DEVOLUTION features 16-year-old Chiku Flynn. Chiku was born in the rainforest of the Congo to two anthropologists studying the local chimpanzees. For the first eleven years of her life, Chiku is more chimp than human, grooming with the chimpanzees, nesting with them at night slurping termites and ants from twig tools. Everything changes when her mother is killed by a crocodile. Her father sends her back to the States where Chiku grows into a maladjusted teenager. She is diagnosed with mood disorder, depression, defiance disorder, you name it, and is medicated for the lot. Then, when Chiku is sixteen, her beloved father disappears and Chiku must return to Africa, to the rainforest and a land in violent turmoil to discover her true heroic self. In Swahili ‘Chiku’ means ‘chatterbox’. But to the chimpanzees of the Maiku National Park, with whom Chiku can communicate using sign language, Chiku is known simply as Talk Talk.
What inspired you to write it?
Two things inspired me. First, my own sixteen-year-old Leah who is a voracious reader. Second, for the chimpanzees. I became fascinated by the work of scientists trying to determine if chimpanzees could pick up human language. My thought was: what would happen if chimpanzees living in the wild were taught sign language? Would they eventually abandon the skill, or would they pass it along from generation to generation? If the latter, what would the impact be on chimpanzee society?
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What's something you wish you had known in advance about publishing?
I expected to leap to the top of the NY Times best seller immediately and have the world be made aware of this magnificent work through osmosis. I had no idea how much time, effort and energy writers must put in on their own to market their work. Marketing a novel is far more grueling and time-consuming than the research, preparation, writing and editing of the novel. Plus, I had no concept of the competition, the thousands of other writers trying to gain attention for their creations.
What's the best part of being published?
The most important thing writers do is communicate ideas to the world. These ideas may amuse, startle, thrill and entertain people. But I have always tried to add a little extra to my stories. In DEVOLUTION readers will learn about the troubled history of the Congo and the jeopardy that modern technology has placed on the world’s most precious environments. I love meeting with people and discussing my work. I not only want to entertain, as a good book must, I hope to provoke thought and debate. A good book entertains. A powerful book enlightens while it entertains.
Who's your publisher? Tell us your story-- how'd you come to be a published author?
I have been writing since I took my last college exam, May 1973. To many of you that is the Stone Age. I wrote my first novels in notebooks using a bunch of sharpened pencils and a very big eraser. I do not know how many books and screenplays I have written. Nor do I know how many rejection slips I have received. More than other aspiring authors, I would imagine. In 2007, in frustration, I researched publishers and agents in Canada and discovered a new small company called Kunati Books. They were looking for page-turning excitement. ‘Think Hollywood' was their mantra. As it turns out I had a fast-paced entry called HUNTING THE KING for which there was also a screenplay. I sent it to Kunati, and lo and behold, they accepted it.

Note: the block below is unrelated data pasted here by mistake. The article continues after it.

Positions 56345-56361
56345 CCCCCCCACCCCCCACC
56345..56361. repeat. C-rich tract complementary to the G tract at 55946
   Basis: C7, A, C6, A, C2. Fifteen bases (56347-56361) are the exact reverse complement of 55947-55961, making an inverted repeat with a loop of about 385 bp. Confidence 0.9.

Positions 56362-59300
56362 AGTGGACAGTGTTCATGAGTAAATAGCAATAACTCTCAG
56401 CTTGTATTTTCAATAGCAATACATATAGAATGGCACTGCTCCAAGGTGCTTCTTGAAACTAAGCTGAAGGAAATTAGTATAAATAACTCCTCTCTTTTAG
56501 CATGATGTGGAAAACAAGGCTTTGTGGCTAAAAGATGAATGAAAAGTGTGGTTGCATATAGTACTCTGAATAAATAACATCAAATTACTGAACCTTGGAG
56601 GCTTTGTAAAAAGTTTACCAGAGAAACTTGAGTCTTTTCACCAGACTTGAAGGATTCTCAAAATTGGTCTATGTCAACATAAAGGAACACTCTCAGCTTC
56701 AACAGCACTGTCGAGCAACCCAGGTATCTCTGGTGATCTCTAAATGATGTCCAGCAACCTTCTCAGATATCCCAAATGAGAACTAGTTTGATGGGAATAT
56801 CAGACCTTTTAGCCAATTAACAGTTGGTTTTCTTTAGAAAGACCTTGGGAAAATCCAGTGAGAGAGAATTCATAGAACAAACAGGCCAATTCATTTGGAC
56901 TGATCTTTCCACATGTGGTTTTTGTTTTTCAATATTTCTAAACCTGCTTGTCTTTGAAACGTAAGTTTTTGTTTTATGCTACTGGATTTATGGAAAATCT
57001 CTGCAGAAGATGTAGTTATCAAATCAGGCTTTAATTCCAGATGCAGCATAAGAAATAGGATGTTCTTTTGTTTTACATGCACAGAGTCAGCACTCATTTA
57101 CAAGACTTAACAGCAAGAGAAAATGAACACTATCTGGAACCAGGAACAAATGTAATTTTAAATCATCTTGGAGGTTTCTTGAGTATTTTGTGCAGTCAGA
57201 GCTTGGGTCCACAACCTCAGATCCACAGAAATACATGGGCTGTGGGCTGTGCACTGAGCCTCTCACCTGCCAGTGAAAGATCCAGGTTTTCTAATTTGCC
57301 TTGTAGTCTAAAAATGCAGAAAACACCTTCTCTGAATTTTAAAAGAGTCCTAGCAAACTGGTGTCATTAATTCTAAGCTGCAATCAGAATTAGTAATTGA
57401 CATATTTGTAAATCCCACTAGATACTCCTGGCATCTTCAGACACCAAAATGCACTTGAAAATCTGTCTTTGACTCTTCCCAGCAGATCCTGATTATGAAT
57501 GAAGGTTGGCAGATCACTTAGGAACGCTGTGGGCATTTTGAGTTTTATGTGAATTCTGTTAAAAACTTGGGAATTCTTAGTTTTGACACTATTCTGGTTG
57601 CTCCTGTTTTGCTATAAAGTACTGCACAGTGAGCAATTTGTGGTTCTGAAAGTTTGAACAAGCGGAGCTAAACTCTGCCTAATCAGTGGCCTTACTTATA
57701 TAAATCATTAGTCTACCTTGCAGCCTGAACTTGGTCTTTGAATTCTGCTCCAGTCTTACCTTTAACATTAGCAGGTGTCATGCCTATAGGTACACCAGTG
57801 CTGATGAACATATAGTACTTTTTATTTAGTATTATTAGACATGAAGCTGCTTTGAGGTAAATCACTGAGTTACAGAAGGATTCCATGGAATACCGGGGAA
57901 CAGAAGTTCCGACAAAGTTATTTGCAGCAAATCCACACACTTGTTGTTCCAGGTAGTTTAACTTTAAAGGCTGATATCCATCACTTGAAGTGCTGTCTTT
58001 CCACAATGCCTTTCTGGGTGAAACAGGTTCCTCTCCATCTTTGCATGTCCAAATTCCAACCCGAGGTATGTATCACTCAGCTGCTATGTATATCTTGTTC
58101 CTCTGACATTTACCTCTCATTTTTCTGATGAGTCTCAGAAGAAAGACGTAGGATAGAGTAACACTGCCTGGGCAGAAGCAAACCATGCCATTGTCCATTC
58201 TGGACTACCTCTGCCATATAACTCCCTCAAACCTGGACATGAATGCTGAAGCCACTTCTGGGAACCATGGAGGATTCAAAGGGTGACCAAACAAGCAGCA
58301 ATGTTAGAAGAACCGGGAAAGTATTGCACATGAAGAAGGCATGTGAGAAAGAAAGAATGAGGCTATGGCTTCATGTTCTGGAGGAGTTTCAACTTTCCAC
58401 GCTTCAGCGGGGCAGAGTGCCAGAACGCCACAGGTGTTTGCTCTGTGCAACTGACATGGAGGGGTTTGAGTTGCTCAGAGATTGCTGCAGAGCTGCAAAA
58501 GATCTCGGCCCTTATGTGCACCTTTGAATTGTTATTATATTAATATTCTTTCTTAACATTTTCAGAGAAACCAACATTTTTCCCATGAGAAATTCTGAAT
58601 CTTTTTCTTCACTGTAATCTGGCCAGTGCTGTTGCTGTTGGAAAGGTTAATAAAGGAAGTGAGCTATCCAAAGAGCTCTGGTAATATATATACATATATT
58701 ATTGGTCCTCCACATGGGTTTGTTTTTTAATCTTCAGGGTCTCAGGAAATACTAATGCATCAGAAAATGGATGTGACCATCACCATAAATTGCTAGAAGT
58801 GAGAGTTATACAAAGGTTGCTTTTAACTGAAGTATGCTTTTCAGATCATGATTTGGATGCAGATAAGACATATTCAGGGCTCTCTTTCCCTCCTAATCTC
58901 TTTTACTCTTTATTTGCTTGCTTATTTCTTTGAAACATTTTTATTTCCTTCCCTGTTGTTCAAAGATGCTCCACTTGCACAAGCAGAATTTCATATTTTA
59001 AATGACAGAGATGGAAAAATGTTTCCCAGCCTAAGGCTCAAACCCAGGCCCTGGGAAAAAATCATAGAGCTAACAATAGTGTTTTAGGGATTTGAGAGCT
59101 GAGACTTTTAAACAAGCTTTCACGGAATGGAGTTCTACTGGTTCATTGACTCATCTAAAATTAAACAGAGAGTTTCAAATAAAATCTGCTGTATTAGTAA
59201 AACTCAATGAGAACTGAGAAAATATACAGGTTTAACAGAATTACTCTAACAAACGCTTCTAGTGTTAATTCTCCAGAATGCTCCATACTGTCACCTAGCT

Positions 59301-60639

My current publisher, for DEVOLUTION, is Cheryl Tardif who founded Imajin Books. Cheryl was one of the Kunati authors. I submitted DEVOLUTION to her and was enthusiastically accepted. I am currently working with agent Anne Confuron stationed in paris looking for further success in Europe.
I write a very thorough outline. The first step for me in developing my story is writing biographies of all of my characters. The more important the character, the more thorough the biography. I find that in exploring my characters, I discover plot lines. The same thing can happen in the research phase. For DEVOLUTION, the history of the Congo played a significant role in decisions I made about plotting. When I am ready, I create a lsit of events that I think need to happen in the book in no particular order. This may include scenes that depict character traits or scenes that set up future important moments. Once I have my list, I go back and sequence the events, visioning the novel much as I would a film, from scene one to the end. This does not mean, however, that I don’t reserve the right to change my mind at any point along the way, as I often do. If a plot twist surprises me, it will probably take the reader by surprise, too.
Are you a full-time writer or do you have a "day job"? What do you do in your "day job"?
Oh, if only… I work full time in the non-profit world (much like the writing world, as it has turned out so far) for a community action agency. I have been involved with housing-related issues in one way or another for almost thirty years, first as a tenant organizer, then working in arson prevention and in public housing, and finally for agencies that work with families in crisis. On a typical day, I am trying to prevent evictions, get utilities turned back on, showing homeless families who to apply for subsidies and in general working with struggling people. Writing is an escape.
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